Trading in fantasy sports can be simplified to a four-word common denominator: Sell high, buy low.
The key is knowing which players will bounce back from a slow start and which ones will crash and burn after lighting the fantasy world early on.
It should be noted that at the moment, not even a full week into the Major League regular season, you won’t find too many owners panicking enough about Mark Teixeira’s slow start or overzealous about Vernon Wells’ astronomical stats thus far.
However, it is still good to get into the rhythm of what will be a regular feature as the season matures, so here are my current very, very early sell high, buy low candidates:
Alex Rodriguez. If you find anyone panicking enough to move A-Rod after his .133 batting average and measly one run scored and one RBI through 15 at-bats, than go ahead and take the guy to the cleaner. However, in more realistic scenarios, you still won’t be able to touch A-Rod with even the most well-constructed trade. However, if he continues to struggle through April and into May … well, you still probably won’t be able to touch him. But you get the point. I hope.
Mark Teixeira. See A-Rod above. No one is going to deal Teixeira just yet despite his 0-for-12 slump at the plate so far this young season. Those who look closely at Teixeira’s career numbers can see a definite pattern of under-performing to start a season and then coming on like pop rocks in a wildfire as the weather warms. If Teixeira continues to struggle over the month of April, you could do worse than to throw a few offers at owners in your respective leagues, and you may be able to convert an Adrian Gonzalez or Joey Votto into Teixeira as part of a deal. It doesn’t hurt to at least try.
Grady Sizemore. Perhaps a little more interesting for this list, Grady’s 1-for-9 plate performance so far shouldn’t even be an afterthought for his respective owners at this early part of the season. However, coming off such a train wreck of a 2009 campaign, a few owners are already getting a little squeamish about Sizemore. In fact, in one fairly reputable league just yesterday, someone dealt away Sizemore for a red-hot Curtis Granderson and some scrub players. Patience, young grasshopper. If you own Sizemore, you should not be dealing him at the moment. If you don’t own him and he continues to struggle, make some offers and see what happens.
Aaron Hill. A favorite target in drafts for both ep and myself, Hill has stumbled out of the gate this season to a tune of 1-for-8 at the plate. He’ll still hit more than ample home runs for a second baseman, and while the guy who drafted him likely won’t be quick to ditch him just yet, he’s another buy low candidate to watch closely.
Hunter Pence. Another guy I was targeting in drafts this spring, Pence has yet to notch a single hit in 12 at-bats. He’ll be fine. It’s a marathon, not a sprint.
Jay Bruce. The Cincinnati outfielder has twice as many strikeouts as hits (two to one) and no home runs despite plenty of power potential. This will change soon, but keep a close eye on him as a buy-low candidate as we work our way into April games.
Justin Verlander. Five innings pitched, and a 7.20 ERA to show for it. Not exactly what you’d expect from the guy I boldly predicted would win the AL Cy Young. However, it was just one start. He will still be dominant this season, and he’s still my Cy Young pick for the AL.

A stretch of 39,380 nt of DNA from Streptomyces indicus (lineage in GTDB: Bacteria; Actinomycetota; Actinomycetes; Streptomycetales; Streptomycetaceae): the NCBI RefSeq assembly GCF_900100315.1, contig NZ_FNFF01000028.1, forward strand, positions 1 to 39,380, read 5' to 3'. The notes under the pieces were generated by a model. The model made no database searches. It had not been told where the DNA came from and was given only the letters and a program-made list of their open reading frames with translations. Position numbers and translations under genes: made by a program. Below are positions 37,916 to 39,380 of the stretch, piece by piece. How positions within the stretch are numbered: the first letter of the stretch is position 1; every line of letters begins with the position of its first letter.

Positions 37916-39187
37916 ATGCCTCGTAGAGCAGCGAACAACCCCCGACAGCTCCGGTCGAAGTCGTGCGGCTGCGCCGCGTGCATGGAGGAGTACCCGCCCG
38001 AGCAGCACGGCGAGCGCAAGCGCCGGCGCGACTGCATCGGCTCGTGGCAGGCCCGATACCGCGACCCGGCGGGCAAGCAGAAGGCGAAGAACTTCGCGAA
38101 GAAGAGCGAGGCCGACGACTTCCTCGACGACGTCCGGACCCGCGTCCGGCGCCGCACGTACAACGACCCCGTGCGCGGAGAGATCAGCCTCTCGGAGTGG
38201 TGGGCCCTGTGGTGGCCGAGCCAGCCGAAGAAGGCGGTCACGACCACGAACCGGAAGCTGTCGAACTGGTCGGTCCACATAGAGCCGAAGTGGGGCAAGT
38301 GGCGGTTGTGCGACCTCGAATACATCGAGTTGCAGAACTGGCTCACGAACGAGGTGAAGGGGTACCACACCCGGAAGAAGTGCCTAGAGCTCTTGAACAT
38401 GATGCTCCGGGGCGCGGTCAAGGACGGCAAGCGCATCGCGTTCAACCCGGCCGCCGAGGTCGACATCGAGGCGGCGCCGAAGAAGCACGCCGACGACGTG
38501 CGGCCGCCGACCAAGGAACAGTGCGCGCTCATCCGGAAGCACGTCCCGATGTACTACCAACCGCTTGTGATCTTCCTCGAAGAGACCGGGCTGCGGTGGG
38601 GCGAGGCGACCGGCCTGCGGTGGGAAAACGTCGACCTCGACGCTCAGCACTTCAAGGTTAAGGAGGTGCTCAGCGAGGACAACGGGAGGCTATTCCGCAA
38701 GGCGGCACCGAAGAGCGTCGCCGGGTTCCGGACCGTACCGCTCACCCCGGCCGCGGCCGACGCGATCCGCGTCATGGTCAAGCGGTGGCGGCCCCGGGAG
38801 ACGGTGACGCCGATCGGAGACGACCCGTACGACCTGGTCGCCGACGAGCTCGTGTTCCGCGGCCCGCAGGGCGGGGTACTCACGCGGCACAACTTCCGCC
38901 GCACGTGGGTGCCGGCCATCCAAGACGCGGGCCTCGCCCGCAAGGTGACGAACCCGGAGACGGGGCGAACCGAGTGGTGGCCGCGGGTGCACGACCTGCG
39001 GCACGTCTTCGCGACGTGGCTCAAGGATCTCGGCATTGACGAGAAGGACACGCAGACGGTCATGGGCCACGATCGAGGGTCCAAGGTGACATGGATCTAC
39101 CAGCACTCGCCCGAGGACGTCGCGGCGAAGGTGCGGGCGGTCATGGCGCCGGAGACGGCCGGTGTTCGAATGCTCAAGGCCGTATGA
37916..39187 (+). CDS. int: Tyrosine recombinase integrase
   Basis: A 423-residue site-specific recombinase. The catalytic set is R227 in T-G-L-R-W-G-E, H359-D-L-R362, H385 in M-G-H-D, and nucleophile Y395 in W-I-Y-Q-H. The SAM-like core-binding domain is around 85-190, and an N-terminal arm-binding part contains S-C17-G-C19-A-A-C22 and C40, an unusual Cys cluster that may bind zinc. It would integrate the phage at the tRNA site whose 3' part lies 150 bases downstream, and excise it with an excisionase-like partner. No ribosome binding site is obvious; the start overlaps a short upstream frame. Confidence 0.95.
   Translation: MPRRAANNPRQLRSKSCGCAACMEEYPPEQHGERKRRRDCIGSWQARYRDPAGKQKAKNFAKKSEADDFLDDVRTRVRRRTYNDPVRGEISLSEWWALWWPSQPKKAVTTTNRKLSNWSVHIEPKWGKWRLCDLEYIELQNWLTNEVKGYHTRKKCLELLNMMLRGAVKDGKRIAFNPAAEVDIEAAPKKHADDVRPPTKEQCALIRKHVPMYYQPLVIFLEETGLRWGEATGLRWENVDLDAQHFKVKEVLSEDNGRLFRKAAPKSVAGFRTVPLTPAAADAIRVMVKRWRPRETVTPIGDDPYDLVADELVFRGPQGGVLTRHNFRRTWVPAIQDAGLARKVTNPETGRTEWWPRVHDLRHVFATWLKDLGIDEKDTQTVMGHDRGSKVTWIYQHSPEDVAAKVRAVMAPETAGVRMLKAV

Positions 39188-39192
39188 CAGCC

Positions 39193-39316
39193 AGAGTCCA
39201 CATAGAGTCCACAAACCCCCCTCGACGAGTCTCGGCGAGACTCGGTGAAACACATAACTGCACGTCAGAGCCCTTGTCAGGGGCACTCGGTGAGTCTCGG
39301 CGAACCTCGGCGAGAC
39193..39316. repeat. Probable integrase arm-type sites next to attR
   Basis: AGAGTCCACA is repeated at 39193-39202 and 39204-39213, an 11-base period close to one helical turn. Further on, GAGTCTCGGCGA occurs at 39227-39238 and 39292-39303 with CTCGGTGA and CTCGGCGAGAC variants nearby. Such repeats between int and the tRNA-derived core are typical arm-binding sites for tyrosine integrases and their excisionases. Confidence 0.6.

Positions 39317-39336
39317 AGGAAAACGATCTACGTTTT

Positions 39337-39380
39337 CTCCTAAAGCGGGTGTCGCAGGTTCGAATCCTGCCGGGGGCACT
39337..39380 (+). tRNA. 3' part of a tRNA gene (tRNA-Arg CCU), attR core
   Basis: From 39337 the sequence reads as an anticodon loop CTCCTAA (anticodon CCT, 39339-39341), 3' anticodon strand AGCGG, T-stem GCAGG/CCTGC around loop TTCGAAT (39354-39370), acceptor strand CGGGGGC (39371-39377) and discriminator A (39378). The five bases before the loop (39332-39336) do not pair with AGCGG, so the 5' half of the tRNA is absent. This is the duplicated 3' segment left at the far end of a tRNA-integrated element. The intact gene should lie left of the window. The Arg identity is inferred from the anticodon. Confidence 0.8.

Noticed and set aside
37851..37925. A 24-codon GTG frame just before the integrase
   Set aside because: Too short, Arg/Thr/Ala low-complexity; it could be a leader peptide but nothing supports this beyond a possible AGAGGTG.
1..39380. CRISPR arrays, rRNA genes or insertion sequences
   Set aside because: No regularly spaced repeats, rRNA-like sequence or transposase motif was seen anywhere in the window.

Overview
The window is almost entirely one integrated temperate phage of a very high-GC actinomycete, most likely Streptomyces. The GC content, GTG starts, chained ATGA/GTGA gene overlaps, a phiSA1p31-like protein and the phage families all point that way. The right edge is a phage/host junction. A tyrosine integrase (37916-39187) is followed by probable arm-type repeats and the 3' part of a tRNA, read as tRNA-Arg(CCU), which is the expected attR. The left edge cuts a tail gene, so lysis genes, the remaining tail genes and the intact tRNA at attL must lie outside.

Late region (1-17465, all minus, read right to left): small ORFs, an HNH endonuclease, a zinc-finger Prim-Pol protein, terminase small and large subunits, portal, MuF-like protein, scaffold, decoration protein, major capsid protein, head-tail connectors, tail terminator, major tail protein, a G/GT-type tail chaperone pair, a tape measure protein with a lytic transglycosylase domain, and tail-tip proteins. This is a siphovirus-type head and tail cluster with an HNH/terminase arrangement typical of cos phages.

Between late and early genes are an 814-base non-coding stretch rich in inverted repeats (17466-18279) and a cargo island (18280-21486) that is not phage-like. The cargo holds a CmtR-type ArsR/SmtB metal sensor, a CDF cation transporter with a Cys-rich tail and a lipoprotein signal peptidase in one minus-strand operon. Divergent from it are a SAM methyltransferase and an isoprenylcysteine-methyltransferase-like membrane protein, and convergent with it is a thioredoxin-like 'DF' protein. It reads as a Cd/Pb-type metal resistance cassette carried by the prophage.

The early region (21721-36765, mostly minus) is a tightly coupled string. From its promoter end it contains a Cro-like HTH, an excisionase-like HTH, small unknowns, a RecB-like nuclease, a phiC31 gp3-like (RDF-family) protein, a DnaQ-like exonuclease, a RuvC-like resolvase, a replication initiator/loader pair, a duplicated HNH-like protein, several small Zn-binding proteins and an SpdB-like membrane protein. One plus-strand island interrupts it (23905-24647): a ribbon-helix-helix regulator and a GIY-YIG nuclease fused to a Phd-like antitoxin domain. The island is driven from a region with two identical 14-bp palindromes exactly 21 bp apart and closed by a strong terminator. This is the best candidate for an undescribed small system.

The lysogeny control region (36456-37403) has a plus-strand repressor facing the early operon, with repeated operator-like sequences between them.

Scott Baker. Only lasted 4.2 innings against the Dodgers earlier this week, giving up four earned runs and striking out as many batters as he walked (three). He’ll still be a solid fantasy pitcher.
Jose Valverde. Blew a save against the lowly Royals on Wednesday. But Valverde still closes on a team that is ripe for saves, and you can rest assured he will produce accordingly. He’ll still save more games than Mariano Rivera in 2010.
Chris Young (SP). He flashed the potential to be a solid fantasy pitcher in the past, but I’d bet a buffalo nickel that he’ll come back to earth after pitching six innings of scoreless, one-hit baseball against the Diamondbacks. He could produce better overall than in years past, but not at this elite of a level.
Vernon Wells. Quick … name the top fantasy producing offensive player in baseball. Yes, it’s Wells. The guy who was expected to take the league by storm back in 1999 when he first entered the big leagues. Call me a pessimist, but somehow I doubt that in year 11, he’s somehow found a massive power swing … unless he’s juicing. He could have a decent year, but he’s not going to break the single-season home run record.
Plocido Polanco. Who would have thunk that Polanco would be leading the league in RBI at any part of the season? His six notch him with Wells and Garrett Jones atop the league. There’s no chance he continues at this pace, even surrounded like he is with talent.
Garrett Jones. I love what he could do for a season, but remember that he spent numerous seasons in the minors before finally getting the call for a Pirates team typically devoid of great talent. He’s a guy I’d love to have on my roster, but at the moment with his massive fireworks display, he’s also demanding a much higher price tag than I’d be willing to pay in most league formats. If you can deal him in a redraft league for elite talent based on potential and his current offensive tear, go for it. Don’t move him in dynasty leagues.
Mark Buehrle. Currently ranked by Yahoo as the third best fantasy pitcher in baseball. This comes off a seven-inning one-hitter against the Cleveland Indians. Yes, those Indians. Buehrle can produce quietly consistent numbers during the season, but not to this level week in and week out.
Who are your buy low and sell high candidates? We’d love to hear in the comments section below.